Croydon based specialised care provider, Frontier Support, has welcomed the findings of the recent Joint Committee on Human Rights report. The report examines the impact of being detained in mental health hospitals on young people with learning disabilities and/or Autism.
The findings condemn the “horrific reality” of the conditions under which these young people are detained. It also calls into question the treatment they receive in mental health hospitals, “inflicting terrible suffering on those detained and causing anguish to their distraught families”
Frontier Support provides imaginative, specialist care and support to people with a variety of needs. These include Learning Disabilities, Autism, Aspergers, Epilepsy, Mental & Physical Health issues and Challenging Behaviour.
Frontier Support’s CEO, Tony Piercy, said: “The report contains a great deal of distressing witness testimony about how young people have been detained, often miles from home and family. Unsurprisingly, their behaviour then escalates and is often met with physical restraint and/or solitary confinement.
“At Frontier, we support people with very challenging behaviour every day. Except we do it in homes of their own as part of a supported living programme. Many of the people we support actually moved from these hospitals directly into their own homes. And we (and their families) quickly see tangible differences in their behaviours and their enjoyment of day to day life.
No physical intervention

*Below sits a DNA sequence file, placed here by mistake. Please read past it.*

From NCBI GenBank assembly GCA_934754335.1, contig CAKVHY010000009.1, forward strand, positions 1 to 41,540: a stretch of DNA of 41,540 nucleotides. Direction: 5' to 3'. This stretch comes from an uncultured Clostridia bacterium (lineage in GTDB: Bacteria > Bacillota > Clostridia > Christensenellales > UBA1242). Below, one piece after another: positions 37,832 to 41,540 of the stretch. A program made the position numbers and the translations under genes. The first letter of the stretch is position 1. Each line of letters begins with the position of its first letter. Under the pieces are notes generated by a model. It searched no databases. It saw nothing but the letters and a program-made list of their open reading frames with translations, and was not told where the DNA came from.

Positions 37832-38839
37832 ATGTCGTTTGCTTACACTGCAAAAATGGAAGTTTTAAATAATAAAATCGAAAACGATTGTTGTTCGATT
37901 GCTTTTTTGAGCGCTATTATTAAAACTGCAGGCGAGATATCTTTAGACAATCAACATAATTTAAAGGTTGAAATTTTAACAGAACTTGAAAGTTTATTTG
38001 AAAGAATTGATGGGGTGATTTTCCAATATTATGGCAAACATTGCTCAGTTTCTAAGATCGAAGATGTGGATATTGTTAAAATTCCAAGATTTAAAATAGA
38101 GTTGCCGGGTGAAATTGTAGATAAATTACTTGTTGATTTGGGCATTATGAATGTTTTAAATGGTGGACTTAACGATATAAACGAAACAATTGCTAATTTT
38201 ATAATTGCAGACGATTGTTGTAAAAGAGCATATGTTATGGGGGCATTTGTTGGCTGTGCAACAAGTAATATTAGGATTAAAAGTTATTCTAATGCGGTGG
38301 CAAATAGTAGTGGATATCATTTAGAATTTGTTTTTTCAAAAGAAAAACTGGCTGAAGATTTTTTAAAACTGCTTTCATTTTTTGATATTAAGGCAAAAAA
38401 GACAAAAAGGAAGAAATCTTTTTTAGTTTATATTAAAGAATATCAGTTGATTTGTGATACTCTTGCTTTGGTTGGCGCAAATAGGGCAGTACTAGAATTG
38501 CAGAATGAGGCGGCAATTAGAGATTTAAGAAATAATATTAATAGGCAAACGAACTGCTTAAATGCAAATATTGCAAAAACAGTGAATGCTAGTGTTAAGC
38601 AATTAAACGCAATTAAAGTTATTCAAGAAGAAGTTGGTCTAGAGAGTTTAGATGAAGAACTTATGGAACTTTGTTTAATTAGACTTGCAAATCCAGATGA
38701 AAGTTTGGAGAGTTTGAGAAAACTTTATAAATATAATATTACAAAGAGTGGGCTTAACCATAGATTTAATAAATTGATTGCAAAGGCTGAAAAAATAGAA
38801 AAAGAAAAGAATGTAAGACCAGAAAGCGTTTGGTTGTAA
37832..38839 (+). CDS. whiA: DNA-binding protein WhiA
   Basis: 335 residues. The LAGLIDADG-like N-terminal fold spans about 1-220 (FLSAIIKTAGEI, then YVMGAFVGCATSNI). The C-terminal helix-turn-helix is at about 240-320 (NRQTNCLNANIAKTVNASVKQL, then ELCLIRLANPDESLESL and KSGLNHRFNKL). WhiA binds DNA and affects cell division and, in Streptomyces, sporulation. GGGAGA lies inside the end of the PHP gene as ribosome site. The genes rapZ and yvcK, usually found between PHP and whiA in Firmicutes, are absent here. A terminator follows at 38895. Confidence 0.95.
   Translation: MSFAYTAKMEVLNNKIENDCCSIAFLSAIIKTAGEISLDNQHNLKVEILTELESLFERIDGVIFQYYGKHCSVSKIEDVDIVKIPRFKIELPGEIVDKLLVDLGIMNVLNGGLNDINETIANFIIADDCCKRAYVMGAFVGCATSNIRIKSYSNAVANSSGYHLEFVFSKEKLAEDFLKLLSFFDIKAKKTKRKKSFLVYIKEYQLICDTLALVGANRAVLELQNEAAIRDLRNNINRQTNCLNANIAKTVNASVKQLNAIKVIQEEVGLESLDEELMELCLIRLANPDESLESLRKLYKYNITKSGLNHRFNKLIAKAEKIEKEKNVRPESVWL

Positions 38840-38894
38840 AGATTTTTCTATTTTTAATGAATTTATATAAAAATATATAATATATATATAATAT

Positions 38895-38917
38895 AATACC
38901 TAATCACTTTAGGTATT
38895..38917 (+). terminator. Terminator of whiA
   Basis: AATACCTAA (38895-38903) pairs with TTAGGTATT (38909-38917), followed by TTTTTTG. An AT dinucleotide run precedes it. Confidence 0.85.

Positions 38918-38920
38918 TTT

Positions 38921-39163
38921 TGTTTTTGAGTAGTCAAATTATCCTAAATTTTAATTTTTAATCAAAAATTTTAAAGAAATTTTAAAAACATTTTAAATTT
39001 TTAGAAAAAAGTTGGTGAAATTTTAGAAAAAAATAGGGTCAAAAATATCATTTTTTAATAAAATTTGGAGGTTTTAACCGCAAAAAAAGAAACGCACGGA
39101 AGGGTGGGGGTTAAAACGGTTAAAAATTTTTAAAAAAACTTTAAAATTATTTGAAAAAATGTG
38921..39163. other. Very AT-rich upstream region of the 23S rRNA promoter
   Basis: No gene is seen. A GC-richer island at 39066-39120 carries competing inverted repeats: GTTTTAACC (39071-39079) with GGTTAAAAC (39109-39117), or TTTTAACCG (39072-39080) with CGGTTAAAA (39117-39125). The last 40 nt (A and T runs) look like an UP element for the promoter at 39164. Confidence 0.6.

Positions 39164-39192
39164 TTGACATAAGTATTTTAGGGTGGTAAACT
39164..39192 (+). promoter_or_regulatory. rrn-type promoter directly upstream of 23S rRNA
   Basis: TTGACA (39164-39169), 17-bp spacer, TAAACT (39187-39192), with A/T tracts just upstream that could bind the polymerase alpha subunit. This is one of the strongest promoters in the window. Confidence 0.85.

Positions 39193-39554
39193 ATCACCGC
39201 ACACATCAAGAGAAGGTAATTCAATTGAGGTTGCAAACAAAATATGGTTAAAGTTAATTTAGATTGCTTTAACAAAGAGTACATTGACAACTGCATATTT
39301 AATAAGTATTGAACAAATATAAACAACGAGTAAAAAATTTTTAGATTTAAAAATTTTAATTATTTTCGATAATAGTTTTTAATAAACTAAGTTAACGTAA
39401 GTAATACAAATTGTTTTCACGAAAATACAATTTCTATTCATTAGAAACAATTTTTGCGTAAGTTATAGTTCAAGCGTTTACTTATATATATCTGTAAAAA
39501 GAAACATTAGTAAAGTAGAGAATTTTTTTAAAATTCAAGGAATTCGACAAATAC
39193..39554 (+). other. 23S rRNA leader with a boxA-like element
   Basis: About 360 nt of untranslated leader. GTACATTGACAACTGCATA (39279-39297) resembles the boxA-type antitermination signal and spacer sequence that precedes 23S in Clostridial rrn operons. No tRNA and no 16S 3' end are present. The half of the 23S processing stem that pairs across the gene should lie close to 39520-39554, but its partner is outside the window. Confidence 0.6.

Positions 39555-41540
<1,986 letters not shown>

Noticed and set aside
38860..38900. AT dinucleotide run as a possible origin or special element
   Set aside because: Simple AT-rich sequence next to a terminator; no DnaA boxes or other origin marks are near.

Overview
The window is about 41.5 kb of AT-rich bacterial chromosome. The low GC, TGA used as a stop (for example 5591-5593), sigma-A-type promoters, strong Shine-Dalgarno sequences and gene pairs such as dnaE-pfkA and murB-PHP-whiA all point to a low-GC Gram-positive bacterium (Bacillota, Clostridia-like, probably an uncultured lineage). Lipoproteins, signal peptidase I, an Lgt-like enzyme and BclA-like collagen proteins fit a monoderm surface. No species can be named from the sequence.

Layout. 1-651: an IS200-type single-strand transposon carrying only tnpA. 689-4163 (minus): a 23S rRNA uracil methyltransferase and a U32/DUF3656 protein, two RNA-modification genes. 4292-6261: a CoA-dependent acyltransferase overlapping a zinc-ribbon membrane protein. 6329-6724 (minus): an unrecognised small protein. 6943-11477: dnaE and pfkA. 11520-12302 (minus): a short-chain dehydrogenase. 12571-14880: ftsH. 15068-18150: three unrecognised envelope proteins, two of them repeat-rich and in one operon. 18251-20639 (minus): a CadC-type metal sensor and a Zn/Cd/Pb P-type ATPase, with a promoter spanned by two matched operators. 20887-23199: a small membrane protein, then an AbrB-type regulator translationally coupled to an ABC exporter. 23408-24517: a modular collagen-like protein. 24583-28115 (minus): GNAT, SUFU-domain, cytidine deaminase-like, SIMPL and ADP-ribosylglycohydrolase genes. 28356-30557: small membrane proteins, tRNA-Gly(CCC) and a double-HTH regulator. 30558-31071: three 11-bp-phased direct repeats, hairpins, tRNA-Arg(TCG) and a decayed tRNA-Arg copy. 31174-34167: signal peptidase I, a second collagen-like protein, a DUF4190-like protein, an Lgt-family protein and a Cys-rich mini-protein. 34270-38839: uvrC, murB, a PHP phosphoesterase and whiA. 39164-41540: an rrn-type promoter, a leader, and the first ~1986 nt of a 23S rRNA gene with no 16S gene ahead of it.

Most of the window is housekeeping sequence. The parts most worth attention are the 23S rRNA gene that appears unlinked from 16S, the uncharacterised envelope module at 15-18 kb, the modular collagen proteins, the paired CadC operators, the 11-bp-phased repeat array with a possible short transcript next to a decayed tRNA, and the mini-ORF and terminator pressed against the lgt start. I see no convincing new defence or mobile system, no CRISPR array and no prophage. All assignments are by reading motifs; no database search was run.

“It’s extremely sad to still be hearing about restraint and isolation. We have a no physical intervention policy and find creative ways to support vulnerable people. That might mean changes to their environment to reflect their sensory needs – one lady struggles with bright or multiple colours so our team dress accordingly and her home decor is deliberately muted. We also use positive risk taking strategies to give people control of their lives – a gentleman who transitioned to us from an institution like those in the report, was used to being kept behind a locked door but now lives without any restrictions to his liberty.
“Yes, these things require thought, planning and continuous assessment. But the results speak for themselves.”
Person centred care
Frontier Support believes that person centred care – with the greatest regard for the individual’s choices, abilities and wishes – is the way forward. The company aims to help people to live as active and socially inclusive lives as possible. This extends to recruiting staff with similar interests to the people they support. A recent recruitment campaign searched for people interested in reggae, wrestling or rapping!